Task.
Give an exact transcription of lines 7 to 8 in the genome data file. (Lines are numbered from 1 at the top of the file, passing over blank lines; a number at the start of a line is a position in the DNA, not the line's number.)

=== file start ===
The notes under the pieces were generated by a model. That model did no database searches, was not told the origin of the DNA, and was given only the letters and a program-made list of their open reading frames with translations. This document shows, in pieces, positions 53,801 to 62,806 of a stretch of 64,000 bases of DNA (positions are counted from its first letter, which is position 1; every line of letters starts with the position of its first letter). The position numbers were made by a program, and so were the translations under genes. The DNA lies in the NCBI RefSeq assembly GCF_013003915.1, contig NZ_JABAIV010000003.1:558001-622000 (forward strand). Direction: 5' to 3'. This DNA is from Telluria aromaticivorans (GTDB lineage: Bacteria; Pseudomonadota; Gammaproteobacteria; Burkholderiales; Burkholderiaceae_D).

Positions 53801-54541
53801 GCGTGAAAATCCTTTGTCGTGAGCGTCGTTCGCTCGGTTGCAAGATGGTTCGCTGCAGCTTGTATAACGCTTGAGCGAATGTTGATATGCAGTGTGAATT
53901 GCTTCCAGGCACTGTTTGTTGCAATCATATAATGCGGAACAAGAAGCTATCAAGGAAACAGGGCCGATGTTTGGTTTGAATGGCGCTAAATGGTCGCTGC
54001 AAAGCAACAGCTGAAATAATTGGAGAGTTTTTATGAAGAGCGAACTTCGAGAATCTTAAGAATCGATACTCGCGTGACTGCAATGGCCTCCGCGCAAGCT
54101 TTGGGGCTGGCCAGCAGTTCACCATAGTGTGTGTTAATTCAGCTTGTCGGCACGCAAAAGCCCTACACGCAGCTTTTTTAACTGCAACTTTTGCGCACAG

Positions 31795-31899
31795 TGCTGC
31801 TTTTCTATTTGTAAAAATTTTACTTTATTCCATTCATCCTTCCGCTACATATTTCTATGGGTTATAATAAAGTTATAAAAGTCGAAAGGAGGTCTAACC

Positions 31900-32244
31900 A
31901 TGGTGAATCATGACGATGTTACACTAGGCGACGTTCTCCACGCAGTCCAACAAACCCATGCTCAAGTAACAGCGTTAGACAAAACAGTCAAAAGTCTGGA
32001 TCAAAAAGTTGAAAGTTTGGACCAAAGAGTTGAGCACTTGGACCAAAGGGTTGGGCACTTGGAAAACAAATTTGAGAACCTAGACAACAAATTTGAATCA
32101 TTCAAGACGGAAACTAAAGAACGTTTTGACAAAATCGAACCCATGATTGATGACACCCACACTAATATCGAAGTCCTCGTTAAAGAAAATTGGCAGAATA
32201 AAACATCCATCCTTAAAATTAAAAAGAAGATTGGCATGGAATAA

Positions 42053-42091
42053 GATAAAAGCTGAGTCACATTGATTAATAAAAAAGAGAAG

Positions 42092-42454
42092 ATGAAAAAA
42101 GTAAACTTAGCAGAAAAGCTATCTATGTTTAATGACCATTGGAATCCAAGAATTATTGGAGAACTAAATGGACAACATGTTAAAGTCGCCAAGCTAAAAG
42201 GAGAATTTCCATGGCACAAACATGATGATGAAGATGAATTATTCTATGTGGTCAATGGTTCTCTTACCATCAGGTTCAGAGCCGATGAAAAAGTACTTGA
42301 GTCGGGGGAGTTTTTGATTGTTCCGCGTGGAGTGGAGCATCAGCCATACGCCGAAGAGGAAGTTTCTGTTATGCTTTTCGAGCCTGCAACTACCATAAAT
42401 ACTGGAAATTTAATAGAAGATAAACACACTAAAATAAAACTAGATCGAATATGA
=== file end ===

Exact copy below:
Positions 31795-31899
31795 TGCTGC